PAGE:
Currently viewing the tag: "social networking"

This past Thursday, Twitter announced (through a tweet, of course!) that it has initiated the process for an initial public offering.  In the past few days, there has been much speculation about the potential effects of Twitter’s I.P.O.

Some articles, including one in the New York Times, express [...]

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Over the past few years, courts and litigants have grappled with vexing evidentiary issues concerning when and how private social media content (particularly Facebook and Twitter postings) should be turned over in discovery. During this time, courts have proposed, adopted, modified, and discarded a number of different paradigms and rules for dealing with these disputes. [...]

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Monday Morning JETLawg

On September 2, 2013 By Bradlee Edmondson

A bill passed in New Zealand effectively bans software patents by labeling them ‘not inventions.’ A newly invented process, implemented in software, would still be patentable, but the software that implements it would not itself be patentable. Will this square New Zealand’s goal with the TRIPS Agreement’s requirement that patents be available [...]

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Kathryn Brown’s Student Note, The Risks of Taking Facebook at Face Value: Why the Psychology of Social Networking Should Influence the Evidentiary Relevance of Facebook Photographs, was cited by U.S. Magistrate Judge A. Kathleen Tomlinson in Giacchetto v. Patchogue-Medford Union Free Sch. Dist., No. 2:11-cv-06323 (ADS) (AKT), 2013 WL 2897054, 2013 U.S. Dist. LEXIS 83341 (E.D.N.Y. [...]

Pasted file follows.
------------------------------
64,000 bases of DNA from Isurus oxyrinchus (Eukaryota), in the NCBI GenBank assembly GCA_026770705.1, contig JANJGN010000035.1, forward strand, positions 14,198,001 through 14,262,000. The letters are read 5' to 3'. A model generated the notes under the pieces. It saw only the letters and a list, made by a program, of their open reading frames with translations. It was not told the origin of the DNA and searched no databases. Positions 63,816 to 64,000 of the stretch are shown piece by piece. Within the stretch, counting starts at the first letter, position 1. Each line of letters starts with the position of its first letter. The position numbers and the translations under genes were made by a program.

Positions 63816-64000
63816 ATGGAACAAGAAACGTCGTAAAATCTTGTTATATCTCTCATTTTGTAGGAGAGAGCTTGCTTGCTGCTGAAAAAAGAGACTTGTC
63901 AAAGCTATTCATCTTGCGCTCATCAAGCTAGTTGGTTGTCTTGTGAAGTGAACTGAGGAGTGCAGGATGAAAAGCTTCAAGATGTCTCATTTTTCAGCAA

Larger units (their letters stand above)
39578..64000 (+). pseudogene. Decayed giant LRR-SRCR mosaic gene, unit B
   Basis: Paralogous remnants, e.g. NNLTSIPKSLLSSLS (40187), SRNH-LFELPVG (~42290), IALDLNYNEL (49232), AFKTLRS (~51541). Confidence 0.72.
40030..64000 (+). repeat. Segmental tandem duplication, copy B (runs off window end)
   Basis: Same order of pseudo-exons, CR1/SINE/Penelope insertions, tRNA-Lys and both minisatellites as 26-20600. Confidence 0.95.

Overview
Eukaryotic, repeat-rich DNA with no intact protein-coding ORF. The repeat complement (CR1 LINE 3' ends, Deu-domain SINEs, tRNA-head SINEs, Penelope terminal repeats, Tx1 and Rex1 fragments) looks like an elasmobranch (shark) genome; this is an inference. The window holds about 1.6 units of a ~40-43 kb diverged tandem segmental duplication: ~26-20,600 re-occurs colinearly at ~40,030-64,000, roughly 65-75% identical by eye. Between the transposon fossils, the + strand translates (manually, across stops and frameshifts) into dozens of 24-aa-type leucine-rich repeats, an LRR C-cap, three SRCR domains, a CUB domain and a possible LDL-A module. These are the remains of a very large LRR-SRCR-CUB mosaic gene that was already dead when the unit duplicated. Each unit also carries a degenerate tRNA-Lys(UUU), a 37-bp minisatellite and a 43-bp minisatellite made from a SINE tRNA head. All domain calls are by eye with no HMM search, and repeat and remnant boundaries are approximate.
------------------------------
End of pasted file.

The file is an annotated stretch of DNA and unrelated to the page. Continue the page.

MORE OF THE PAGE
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If you’re unfamiliar, Airbnb is like a mix of eBay and Couchsurfing: people list their property on the site, and vacationers rent that property. Property owners can make money when they’re not at home, and vacationers have more choice when visiting a city—a win-win, or most would think. Of course, being a stranger-to-stranger [...]

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Your Phone Just Called. It’s Tracking You.

On April 9, 2013 By Tim Van Hal

Just last week, a new report published in Nature’s Scientific Reports confirmed what many already knew and some feared: mobile devices can be used to identify people regardless of whether the information was “anonymized.” That is right: your phone and its data, even if it is touted as “anonymous,” can be used to [...]

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As has been repeatedly reported in the media over the past few years, online postings are becoming common sources of evidence in divorce and other family law litigation. This article will discuss recent studies and surveys that have examined the increased use of online postings as evidence in divorce cases, as well as how courts [...]

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Blurry Future for Google Glass

On April 3, 2013 By Michael Silliman

Google’s new augmented reality device “Google Glass” is promising, to say the least. The head-mounted computer boasts the ability to take pictures, record videos, start Google Hangouts, and get turn-by-turn directions, all through a visual overlay controlled by voice commands. (For more on the technology itself [...]

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So far, 2013 has been anticlimactic for litigators waiting for an authoritative appellate decision addressing the rules of social media discovery. Although state and federal trial courts have established some basic parameters regarding the accessibility of private social content in litigation, there remains a conspicuous lack of appellate court guidance on the [...]

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For most Americans, the Newtown tragedy served as a gut-wrenching reminder that life is precious.  The massacre instantly brought communities together, prompting thousands of citizens to publicize condolences and donate to Newtown-related charities.  However, according to three Congress members from Connecticut, many Facebook tribute pages have [...]

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